The trailer for the epic World War II movie Saving Private Ryan contains these words: “In the last great invasion of the last great war, the greatest challenge for eight men was saving . . . one.” Jesus similarly told a parable about a shepherd who searched for one lost lamb. “If a man has a hundred sheep and one of them gets lost, what will he do? Won’t he leave the ninety-nine others in the wilderness and go to search for the one that is lost until he finds it?” (Luke 15:4). Christ told the story to illustrate how God won’t stop searching until He finds “the one” who’s lost, but I normally don’t see myself as “the one” needing to be found. I’m among those in the fold who think they are doing “just fine.” I’m the trained counselor who helps people, armed with the mission as a believer in Jesus to help and serve others who are lost.
When Robert Edmiston lost his job in the early 1970s, he used the money he received in severance pay to start International Motors. Edmiston went on to become one of the wealthiest business owners in the UK and one of the country’s most generous philanthropists. As a believer in Jesus, he felt compelled to use his wealth to start religious and educational charities that to this day bring hope to people around the world. With offices in Europe, Africa, North America, Latin America, and Asia Pacific, Robert Edmiston has donated hundreds of millions of dollars since 1988.
As a Bible teacher, I’ve traveled to many different countries to share the Scriptures. On many of those trips, I haven’t stayed in hotels but in people’s homes. Believers in Jesus opened their homes, providing me with food and lodging. Although we were strangers before I arrived, my hosts welcomed me, showering me with love and hospitality.
The Swedish writer Fredrick Backman’s 2012 debut novel A Man Called Ove is the tale of a man who sees no reason to live. After the death of his wife (the one person who brought him laughter, intimacy, and joy) and after losing his job, Ove plots his suicide. But then he’s drawn into the larger story around him: There’s a pregnant woman who needs his support, a neighbor in conflict with authorities who are trying to force him into a nursing home, and a young man estranged from his father. Ove discovers reasons to live as he moves beyond himself and toward others.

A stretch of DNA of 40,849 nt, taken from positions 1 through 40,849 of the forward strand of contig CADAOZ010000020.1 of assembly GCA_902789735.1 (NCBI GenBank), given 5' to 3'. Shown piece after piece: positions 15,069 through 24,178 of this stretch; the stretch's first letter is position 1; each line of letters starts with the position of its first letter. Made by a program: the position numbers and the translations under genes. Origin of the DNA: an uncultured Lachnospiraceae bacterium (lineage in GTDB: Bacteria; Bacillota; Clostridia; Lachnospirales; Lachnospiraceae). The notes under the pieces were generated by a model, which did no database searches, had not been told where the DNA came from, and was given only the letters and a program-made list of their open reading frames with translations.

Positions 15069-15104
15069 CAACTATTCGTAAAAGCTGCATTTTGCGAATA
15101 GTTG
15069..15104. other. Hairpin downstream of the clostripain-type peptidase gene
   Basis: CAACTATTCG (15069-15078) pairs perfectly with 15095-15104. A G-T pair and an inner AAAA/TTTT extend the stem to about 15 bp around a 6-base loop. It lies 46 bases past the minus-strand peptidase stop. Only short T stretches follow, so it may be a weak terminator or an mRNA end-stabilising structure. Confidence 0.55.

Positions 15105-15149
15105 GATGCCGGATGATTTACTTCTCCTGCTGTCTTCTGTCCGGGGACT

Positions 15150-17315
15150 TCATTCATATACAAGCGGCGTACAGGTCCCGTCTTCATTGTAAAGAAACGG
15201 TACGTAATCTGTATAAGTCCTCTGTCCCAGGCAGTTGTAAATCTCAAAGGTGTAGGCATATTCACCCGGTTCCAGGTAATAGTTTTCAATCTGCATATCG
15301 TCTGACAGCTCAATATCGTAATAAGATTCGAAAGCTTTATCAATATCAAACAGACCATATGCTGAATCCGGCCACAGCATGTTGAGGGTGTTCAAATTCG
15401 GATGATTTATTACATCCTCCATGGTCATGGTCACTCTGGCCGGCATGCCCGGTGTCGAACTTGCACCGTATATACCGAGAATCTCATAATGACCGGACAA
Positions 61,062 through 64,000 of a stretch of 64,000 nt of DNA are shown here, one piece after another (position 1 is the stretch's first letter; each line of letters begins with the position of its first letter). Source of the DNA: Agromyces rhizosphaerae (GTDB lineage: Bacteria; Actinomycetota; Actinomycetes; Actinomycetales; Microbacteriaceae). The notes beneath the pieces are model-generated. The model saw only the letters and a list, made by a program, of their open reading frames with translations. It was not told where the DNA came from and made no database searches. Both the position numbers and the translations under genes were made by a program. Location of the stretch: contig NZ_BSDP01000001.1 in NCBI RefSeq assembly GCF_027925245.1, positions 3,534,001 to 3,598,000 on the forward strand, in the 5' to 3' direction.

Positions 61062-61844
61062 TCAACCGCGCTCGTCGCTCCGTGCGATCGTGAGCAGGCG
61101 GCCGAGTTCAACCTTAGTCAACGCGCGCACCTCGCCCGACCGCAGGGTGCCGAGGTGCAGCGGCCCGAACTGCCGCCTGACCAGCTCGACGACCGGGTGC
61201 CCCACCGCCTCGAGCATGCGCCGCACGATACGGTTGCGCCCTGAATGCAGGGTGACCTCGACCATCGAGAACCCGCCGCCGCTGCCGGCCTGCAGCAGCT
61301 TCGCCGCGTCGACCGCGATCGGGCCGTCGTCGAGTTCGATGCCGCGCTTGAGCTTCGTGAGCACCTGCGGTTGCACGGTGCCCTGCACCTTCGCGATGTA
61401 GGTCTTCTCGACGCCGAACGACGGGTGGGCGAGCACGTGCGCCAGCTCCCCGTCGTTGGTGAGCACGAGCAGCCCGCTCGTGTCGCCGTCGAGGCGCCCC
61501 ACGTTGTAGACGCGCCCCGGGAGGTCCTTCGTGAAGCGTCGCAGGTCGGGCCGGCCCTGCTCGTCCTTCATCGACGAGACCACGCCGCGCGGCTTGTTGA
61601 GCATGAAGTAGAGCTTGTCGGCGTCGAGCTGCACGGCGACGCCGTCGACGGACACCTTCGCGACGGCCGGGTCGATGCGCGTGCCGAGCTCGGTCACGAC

One summer I spent a month in Bolivia, living with missionaries at a fledgling Bible school. Different jobs awaited me each day. Sometimes I cooked, cleaned, or did laundry. But every day I worked on construction projects. I loved learning all of the different tasks (okay, not the laundry!). One day, a pair of missionaries from another religion came to the school to tell us about their beliefs and to challenge ours. The thought of answering their questions intimidated me. I put my head down and kept working while a friend talked with them. I remember thinking, “I’m glad I don’t have to do that job!”
During a political election year, a tow truck driver was called to assist a woman who was stranded with a broken-down vehicle. But the truck driver, upon seeing a bumper sticker on the car for a candidate he disliked, informed the motorist that he wouldn’t help her and drove away. His actions remind me how we sometimes choose to ignore those who need our help.